Monday

21st Aug 2017

Poland defends controversial measures in EU letter

  • Ziobro used a more relaxed tone in his latest letter to the commission (Photo: europarl.europa.eu)

Poland’s government has defended its changes to the constitutional tribunal and media law in a letter sent Tuesday (19 January) in response to the EU Commission’s inquiry launched last week.

The tone of the letter signed by Poland’s justice minister, Zbigniew Ziobro, to EU Commission vice president Frans Timmermans is more conciliatory than previous letters by the minister, which have accused the Dutch commissioner of left-wing bias and "astonishing" lack of knowledge.

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There are no accusations that the EU Commission is trying to exert pressure on Poland in this letter, possibly signalling a shift in Poland’s strategy for dealing with the commission’s probe into its rule of law practices.

It emphasises that Poland's government and current parliamentary majority, held by the right-wing Law and Justice (PiS) party, is guided by democracy and the rule of law.

Ziobro wrote he was “glad to read your [Timmerman’s] declaration that the European Commission does not intend to challenge the outcomes of the democratic elections in Poland”, and welcomes the “assurances” of impartiality.

The four-page letter, seen by EUobserver, goes into detailed explanation of why the appointment of five judges by the previous government was problematic and went against Polish constitutional custom (the new government later appointed its own judges), and argues that the government did follow the court’s ruling with regards to the appointments.

It also argues that “the election and appointment of judges as a result of a parliament’s resolution … is not subject to the assessment of the Constitutional Court”, adding that the “Parliament is the only body which is competent to assess such a resolution”.

On Timmerman’s concerns over measures that curtail the tribunal’s ability to assess the constitutionality of laws enacted by parliament, the Polish letter argues the new measures will help to reduce the backlog of cases and shorten the time a verdict is produced, while the “varied composition of the court improves the likelihood of reaching balanced verdicts”.

It does not specifically address however the issue of raising the bar for decisions: now a two-thirds majority among the 15 constitutional judges is needed, instead of a simple majority, with a quorum of 13 judges instead of nine.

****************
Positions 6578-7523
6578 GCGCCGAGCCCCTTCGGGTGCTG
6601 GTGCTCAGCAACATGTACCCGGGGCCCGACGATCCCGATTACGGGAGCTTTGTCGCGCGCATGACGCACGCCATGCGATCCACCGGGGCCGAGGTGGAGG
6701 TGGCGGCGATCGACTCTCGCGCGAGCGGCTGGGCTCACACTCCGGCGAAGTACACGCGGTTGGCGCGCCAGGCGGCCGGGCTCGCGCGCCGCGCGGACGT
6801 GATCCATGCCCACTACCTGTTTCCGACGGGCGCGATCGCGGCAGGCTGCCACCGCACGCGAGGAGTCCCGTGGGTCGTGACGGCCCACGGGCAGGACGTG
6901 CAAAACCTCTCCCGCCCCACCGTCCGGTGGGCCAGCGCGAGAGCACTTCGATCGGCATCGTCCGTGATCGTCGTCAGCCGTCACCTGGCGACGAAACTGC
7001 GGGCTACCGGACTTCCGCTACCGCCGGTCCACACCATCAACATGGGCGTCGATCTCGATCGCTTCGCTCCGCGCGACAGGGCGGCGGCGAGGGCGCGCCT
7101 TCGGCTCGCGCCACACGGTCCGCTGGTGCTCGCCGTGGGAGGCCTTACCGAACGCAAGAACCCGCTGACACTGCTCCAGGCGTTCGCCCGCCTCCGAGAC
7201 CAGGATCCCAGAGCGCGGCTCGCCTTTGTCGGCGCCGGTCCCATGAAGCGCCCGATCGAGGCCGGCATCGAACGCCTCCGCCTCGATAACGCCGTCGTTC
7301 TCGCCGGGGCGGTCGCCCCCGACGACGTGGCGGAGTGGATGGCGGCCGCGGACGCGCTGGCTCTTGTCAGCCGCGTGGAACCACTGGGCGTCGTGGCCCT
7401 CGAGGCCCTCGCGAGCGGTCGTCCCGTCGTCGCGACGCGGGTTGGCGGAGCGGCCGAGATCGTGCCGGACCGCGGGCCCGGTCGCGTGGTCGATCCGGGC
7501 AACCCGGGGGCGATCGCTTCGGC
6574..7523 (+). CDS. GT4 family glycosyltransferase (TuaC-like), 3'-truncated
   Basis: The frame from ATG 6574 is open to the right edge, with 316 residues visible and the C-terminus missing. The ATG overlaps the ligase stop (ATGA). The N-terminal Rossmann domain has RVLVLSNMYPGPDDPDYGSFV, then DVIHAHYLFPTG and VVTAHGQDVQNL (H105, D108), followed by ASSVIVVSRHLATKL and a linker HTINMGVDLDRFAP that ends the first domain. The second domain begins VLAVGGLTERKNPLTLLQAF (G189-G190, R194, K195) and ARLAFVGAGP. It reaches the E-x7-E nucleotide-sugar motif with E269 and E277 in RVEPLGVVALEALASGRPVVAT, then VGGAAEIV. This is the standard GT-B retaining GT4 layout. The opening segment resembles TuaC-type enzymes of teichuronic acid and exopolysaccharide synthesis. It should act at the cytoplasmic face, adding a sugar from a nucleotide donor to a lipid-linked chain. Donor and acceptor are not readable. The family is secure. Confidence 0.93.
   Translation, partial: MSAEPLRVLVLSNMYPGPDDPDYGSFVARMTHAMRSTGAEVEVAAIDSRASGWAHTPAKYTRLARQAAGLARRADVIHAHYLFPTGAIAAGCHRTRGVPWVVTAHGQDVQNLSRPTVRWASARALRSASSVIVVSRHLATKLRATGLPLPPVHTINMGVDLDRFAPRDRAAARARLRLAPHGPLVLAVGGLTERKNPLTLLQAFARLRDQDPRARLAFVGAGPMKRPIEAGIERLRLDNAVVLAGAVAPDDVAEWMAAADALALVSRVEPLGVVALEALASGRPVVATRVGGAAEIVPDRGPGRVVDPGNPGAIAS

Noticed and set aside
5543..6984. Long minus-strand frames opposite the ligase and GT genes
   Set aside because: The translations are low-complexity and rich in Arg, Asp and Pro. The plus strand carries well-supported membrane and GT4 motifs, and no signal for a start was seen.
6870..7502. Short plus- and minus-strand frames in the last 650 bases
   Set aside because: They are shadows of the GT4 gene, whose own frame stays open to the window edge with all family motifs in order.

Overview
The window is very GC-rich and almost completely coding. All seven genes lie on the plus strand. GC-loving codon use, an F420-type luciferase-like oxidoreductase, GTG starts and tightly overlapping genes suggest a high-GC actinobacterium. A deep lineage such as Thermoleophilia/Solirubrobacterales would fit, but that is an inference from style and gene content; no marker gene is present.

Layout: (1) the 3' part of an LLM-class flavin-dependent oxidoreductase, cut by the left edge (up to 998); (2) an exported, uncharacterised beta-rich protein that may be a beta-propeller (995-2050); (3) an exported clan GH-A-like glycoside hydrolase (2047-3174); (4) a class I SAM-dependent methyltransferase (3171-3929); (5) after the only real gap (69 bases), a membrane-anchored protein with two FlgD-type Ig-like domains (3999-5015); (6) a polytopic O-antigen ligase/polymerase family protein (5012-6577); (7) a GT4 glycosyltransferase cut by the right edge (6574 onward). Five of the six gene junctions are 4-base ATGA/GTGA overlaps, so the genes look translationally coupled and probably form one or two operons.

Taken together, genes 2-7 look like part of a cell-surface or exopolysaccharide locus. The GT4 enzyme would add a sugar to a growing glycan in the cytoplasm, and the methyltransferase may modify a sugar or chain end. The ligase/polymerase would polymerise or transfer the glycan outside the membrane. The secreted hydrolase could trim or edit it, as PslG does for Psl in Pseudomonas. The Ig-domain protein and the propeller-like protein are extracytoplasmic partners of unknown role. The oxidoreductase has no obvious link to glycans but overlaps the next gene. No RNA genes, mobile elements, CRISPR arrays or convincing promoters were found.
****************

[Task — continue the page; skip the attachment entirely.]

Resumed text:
The minister expresses hope that they will be able to discuss the matter more in depth during Timmerman's upcoming visit to Poland.

Tuesday’s letter was the first Polish response since the EU Commission launched its so called rule of law framework last Wednesday, in which, after a period of dialogue with the member state, the Commission is to come up with an assessment and possibly specific recommendations.

Oettinger visit

In another short letter, also sent on Tuesday, EU Commissioner for digital affairs Guenther Oettinger offered to travel to Poland as well to discuss media pluralism and concerns over the Polish government trying to place the public broadcaster under its direct control.

Oettinger sent his letter in reply to justice minister Ziobro’s earlier provocative letter, which had been prompted by the German commissioner’s remarks that Poland needed to be put under “supervision”, referring to the Commission’s rule of law framework.

Ziobro then compared the idea of supervision by a German official to Nazi crimes. “You [Oettinger] demanded that Poland be placed under ‘supervision’. Such words, spoken by a German politician, have the worst possible connotations for Poles,” Ziobro wrote in an open letter earlier this month.

EU and Poland aim to calm tensions

EU Council president Donald Tusk and Polish president Andrzej Duda tried to calm tensions ahead of an EP debate on recent reforms in Poland that critics say threaten the rule of law.

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The EU commission has triggered rule-of-law monitoring of Poland, in an unprecedented step, prompted by constitutional and media reforms. The move follows a nasty exchange of letters.

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